On August 6, 2018, the Philippine President Rodrigo Roa Duterte signed the Republic Act No. 11055, otherwise known as the Philippine Identification System Act, which aims to establish a single national identification system for all citizens and resident aliens of the Republic of the Philippines.
As of November 20, 2020, the Philippine Statistics Authority (PSA) announced that 5,788,615 Filipinos have already completed Step 1 Registration of the Philippine Identification System (PhilSys). (Source)
The PSA is targeting 9 million Filipinos for Step 1 by the end of 2020.
In this section I present my technical findings from my passive reconnaissance against PhilSys.
Please keep in mind that all results were obtained from public search engines.
The primary website/domain of PhilSys is
https:/philsys.gov.ph/ and visiting the website will greet you with warning that the connection to the website is not private.
The warning is due to incorrect SSL certificate's common name. The SSL of
philsys.gov.ph is pointing to another subdomain which is
If you wish to proceed in accessing the website, the Apache2 Ubuntu's Default Page will be displayed.
To widen my scope, I enumerated the subdomains of the website using a public tool called crt.sh.
I also used another tool called Shodan to perform quick fingerprinting against PhilSys instances.
From these tools, I was able to find public instances of PhilSys. Next step is to visit each subdomains and check for interesting information.
The MOSIP Sandbox is like the directory of instances running in PhilSys.
The web page contains the following:
- Docker versions - This will redirect you to versions.txt file containing the information of Docker.
- Pre-Registration - This will redirect you to MOSIP's Pre-registration page.
- Admin - This will redirect you to MOSIP's admin page.
- Registration Client Zip - Clicking this will download the source code of the registration client (https://sandbox.philsys.gov.ph/registration-client/1.1.2/reg-client.zip).
- Keycloak - This will redirect you to https://sandbox.philsys.gov.ph/keycloak/auth/.
- ActiveMQ - This will redirect you to https://sandbox.philsys.gov.ph/activemq/admin/
- Minio - This will redirect you to https://sandbox.philsys.gov.ph/minio/
- Grafana and Kibana
P.S. Some links were not working.
The core platform of PhilSys is the Modular Open Source Identity Platform (MOSIP) which is an open source project that helps governments implement digital ID systems, backed by the Bill and Melinda Gates Foundation.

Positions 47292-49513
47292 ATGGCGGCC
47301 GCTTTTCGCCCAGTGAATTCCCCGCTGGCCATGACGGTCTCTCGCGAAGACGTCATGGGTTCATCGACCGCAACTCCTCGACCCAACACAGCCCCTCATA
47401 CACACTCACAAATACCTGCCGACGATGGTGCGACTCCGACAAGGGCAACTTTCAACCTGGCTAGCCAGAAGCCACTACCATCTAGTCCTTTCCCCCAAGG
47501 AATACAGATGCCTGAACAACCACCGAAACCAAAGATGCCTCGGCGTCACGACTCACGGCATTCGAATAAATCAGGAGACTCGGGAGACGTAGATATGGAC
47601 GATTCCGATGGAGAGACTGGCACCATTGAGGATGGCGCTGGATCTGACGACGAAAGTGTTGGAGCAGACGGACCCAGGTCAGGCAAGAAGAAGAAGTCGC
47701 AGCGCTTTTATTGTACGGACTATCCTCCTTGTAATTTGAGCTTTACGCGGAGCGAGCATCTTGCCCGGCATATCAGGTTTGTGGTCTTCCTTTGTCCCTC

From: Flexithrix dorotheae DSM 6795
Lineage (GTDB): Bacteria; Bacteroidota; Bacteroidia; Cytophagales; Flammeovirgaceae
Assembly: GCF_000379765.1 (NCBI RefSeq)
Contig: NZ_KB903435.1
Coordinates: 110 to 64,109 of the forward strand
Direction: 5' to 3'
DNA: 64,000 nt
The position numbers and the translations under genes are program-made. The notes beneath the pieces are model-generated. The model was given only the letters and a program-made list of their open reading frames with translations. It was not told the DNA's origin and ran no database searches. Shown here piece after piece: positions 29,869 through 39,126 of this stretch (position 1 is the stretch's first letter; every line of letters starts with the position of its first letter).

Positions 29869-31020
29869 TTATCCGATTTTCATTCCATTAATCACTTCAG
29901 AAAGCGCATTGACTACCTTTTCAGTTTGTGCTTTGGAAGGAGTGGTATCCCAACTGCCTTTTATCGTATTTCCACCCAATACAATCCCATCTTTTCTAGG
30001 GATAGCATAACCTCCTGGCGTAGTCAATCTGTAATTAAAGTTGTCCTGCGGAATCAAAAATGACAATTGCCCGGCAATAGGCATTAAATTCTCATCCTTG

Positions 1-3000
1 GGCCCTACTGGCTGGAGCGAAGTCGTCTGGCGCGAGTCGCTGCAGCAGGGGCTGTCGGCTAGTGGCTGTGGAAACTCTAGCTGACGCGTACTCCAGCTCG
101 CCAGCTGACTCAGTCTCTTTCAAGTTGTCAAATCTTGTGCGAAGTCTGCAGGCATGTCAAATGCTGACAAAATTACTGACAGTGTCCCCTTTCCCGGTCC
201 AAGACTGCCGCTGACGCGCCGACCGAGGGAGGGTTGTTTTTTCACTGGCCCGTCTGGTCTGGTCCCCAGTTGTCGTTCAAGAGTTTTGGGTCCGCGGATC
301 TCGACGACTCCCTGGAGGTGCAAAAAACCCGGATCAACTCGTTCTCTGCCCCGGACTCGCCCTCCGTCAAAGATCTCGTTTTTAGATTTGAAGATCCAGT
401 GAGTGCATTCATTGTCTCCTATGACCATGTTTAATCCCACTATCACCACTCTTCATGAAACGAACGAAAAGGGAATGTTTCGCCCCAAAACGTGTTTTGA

Clicking the "Admin" hyperlink under the MOSIP Modules will lead us to PhilSys' MOSIP admin page which is publicly accessible. You don't need a credential to authenticate and access it. The good thing is it doesn't contain any information.
Clicking the "Kibana" hyperlink under Monitoring will lead us to PhilSys' Kibana which was also publicly accessible.
Kibana is an open-source data visualization and exploration tool used for log and time-series analytics, application monitoring, and operational intelligence use cases.
The console instance hosted another Kibana application and was also publicly accessible.
For this instance, I was able to grab some screenshots containing some information from their system which can be considered as sensitive.
The following documents my communications related to the disclosure of the issues I identified in this report.
- November 26, 2020 - I reported my
sandbox.philsys.gov.phfindings to PhilSys via someone who is working with them.
- November 27, 2020 - I received an update that PhilSys will block/remove the publicly accessible instance.
- December 10, 2020 - I noticed that another Kibana instance
console.philsys.gov.phwas also publicly accessible and I reported it again.
- December 11, 2020 - I received another update that PhilSys had a meeting and they will block some ports and make some instances available via VPN.
- December 17, 2020 - I reported another issue because they published/deployed another subdomain
- December 17, 2020 - I confirmed that all instances are no longer accessible.
Recommendations to PhilSys
- Staging, Testing, or Sandbox environment, it should be accessible internally. They may use VPN as well to access it remotely.
- If the the instance is not for public usage, keep it private. Kibana is not for public usage so they should keep it private.
- Implement a Web App Firewall to prevent the disclosure of Original IP address. If the original IP is exposed, malicious actors can use it to gather more information about the system.
- Disable the registration page of some instances. I noticed that some applications' registration form are accessible and you can actually register for an account. (For example, PhilSys' NextCloud application)
- Filter the currently open ports. There are some instances with many open ports that is accessible publicly. It would be nice if they filter it or close it if they are not using it.